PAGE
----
The Ehrlich administration rolled out the big guns yesterday to defend a tax credit that rewards owners and developers for rehabilitating historic properties, and to criticize a proposal to convert it to a grant program.
Three Cabinet secretaries joined Comptroller William Donald Schaefer and prominent developers to urge a House committee to pass Gov. Robert L. Ehrlich Jr.'s bill (HB 289) to extend the Heritage Structure Rehabilitation Tax Credit Program through 2010.
The program has been praised for spurring investment in Baltimore and criticized because the bulk of its benefits have flowed to the city, but yesterday's hearing showed the tax credit has fans across the state.
The mayors of Frederick and Rockville showed up to praise the program, and committee members heard stories of how it is working in towns from Easton to Cumberland.
"This is every area of the state affected by this bill," said Schaefer, who headed a commission that recommended extension of the program. "I can't tell you how strongly I feel about this one."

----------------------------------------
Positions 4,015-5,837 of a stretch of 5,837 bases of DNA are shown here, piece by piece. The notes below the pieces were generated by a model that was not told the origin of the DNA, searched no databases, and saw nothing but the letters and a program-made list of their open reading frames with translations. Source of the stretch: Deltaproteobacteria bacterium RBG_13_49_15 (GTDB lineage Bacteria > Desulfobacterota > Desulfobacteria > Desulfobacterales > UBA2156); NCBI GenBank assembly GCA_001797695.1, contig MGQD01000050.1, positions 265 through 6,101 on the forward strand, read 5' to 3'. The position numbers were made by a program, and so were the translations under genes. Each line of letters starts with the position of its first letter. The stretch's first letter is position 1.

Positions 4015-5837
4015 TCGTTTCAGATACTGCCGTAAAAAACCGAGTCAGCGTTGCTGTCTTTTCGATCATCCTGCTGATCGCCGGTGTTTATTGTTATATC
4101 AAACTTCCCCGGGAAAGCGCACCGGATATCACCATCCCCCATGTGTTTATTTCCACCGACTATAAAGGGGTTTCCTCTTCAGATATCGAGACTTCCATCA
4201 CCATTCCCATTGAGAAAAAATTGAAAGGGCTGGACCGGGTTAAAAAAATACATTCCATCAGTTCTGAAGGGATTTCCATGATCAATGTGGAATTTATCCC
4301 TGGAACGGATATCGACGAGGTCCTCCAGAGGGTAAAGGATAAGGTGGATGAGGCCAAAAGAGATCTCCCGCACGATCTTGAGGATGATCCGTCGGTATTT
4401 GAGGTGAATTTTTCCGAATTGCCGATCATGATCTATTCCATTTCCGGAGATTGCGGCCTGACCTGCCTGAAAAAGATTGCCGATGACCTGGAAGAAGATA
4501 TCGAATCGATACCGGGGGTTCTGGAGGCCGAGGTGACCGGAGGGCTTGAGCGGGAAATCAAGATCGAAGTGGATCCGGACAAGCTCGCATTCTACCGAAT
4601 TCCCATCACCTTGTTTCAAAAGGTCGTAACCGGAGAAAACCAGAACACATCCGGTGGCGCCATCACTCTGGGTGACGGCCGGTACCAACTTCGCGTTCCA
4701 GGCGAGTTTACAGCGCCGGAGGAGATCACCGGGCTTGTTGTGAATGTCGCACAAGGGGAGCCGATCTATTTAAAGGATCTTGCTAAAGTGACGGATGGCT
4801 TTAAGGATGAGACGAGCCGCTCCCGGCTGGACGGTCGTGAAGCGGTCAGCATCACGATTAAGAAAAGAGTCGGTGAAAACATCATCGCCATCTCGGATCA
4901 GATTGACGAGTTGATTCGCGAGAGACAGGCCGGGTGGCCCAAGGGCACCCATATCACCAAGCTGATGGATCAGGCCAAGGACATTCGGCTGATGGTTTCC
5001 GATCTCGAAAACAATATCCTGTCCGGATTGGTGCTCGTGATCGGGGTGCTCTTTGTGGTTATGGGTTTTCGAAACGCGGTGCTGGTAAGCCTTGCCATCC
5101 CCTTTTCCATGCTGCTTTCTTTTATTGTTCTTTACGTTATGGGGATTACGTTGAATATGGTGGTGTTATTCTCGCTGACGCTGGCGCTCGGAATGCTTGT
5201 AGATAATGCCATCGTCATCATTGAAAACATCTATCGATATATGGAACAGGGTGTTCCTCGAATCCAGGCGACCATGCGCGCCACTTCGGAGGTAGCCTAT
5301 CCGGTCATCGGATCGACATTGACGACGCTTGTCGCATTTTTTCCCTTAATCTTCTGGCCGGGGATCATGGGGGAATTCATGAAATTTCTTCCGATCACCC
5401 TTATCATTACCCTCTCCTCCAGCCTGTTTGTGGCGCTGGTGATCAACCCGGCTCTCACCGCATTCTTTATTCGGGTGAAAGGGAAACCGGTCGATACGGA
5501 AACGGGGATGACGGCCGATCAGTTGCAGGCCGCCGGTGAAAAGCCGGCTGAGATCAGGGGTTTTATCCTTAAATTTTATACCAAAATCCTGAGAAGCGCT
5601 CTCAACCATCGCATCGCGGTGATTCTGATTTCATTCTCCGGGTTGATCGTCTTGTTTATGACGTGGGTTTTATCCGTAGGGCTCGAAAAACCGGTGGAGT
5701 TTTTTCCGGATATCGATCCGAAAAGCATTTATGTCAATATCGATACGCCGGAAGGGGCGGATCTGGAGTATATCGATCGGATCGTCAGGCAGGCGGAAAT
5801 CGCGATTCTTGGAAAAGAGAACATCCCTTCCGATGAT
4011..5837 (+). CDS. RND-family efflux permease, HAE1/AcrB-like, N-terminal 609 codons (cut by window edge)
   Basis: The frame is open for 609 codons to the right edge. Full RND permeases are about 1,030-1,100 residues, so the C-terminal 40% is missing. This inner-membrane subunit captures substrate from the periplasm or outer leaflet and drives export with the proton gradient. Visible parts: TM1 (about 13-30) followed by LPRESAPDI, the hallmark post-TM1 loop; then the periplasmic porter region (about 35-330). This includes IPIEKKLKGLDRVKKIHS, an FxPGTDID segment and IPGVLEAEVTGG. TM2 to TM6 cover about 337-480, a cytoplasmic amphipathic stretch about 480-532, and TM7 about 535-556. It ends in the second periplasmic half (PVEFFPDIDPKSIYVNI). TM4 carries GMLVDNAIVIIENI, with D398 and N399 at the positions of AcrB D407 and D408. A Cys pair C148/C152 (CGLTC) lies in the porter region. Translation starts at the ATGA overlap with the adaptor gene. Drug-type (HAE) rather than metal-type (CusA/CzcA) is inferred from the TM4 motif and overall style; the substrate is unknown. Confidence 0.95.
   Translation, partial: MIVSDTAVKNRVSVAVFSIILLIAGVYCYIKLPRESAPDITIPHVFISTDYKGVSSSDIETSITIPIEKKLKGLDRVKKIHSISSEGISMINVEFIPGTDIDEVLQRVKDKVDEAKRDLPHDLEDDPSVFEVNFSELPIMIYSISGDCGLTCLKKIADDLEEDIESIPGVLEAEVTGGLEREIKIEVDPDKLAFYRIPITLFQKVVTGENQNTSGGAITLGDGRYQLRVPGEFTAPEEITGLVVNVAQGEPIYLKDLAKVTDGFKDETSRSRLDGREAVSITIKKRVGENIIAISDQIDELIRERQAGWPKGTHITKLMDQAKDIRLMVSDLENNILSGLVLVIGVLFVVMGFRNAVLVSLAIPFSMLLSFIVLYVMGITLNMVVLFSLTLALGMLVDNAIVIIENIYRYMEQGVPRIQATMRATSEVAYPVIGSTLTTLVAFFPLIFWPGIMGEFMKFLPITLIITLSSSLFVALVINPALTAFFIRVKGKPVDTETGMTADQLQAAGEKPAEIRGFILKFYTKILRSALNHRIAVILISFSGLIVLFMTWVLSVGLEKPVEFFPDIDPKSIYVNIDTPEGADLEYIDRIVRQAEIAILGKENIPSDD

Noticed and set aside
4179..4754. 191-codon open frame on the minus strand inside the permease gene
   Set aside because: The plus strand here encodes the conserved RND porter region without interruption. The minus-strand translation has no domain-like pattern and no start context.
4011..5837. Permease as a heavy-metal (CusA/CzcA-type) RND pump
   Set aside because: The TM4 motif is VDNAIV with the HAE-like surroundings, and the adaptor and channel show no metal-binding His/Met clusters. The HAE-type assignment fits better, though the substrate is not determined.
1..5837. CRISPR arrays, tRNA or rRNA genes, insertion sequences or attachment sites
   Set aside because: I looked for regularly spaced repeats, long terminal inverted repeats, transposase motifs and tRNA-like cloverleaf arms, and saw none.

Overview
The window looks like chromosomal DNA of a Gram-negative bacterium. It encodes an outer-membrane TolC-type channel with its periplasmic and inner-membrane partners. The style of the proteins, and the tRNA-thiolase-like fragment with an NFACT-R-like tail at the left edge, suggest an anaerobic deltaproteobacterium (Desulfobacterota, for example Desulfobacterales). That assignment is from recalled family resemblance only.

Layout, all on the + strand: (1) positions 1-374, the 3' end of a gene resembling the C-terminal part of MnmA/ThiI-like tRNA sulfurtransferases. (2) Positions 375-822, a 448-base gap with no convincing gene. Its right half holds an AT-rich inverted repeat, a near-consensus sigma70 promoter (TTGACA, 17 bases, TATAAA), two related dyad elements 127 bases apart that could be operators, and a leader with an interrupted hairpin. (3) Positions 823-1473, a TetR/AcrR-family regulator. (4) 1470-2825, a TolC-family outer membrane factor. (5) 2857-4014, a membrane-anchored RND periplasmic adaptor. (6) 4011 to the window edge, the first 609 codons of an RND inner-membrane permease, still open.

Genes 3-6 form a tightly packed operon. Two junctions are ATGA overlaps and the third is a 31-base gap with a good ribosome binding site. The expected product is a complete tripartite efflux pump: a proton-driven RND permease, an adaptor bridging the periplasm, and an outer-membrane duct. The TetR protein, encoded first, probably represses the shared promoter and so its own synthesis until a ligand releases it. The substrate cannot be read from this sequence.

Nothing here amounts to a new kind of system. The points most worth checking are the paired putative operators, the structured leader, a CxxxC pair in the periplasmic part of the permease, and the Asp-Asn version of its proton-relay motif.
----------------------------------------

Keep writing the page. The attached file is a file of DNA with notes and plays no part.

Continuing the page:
The program has proved so popular and effective since its inception in 1996 that legislators have struggled ever since to rein it in. While few doubt its effectiveness in spurring revitalization of older communities, legislative analysts and lawmakers have been troubled by its growing and unpredictable cost.
Those concerns prompted Del. Sheila E. Hixson, chairwoman of the Ways and Means Committee, to introduce competing legislation (HB 679) that would turn the tax credit for commercial projects into a grant program that would compete for budget dollars each year.
Ehrlich has rejected that notion and thrown his support behind the tax-credit extension -- making it a key part of his legislative agenda. But as a gesture toward the General Assembly's concerns, Ehrlich's bill includes a limit of $30 million on the amount of credits that can be claimed in a single year for commercial projects.
At yesterday's hearing, three of Ehrlich's Cabinet secretaries told the Ways and Means panel why the governor's approach is right and Hixson's is wrong.
Aris Melissaratos, secretary of business and economic development, said the credit "may be the best economic development tool we have." He said the credit has played a vital role in the redevelopment of Baltimore's west side, financing projects designed to lure residents back to the city.
"The bottom line is, it does revitalize communities," said Victor Hoskins, secretary of housing and community development. Developers who testified argued that a grant program wouldn't be nearly as effective.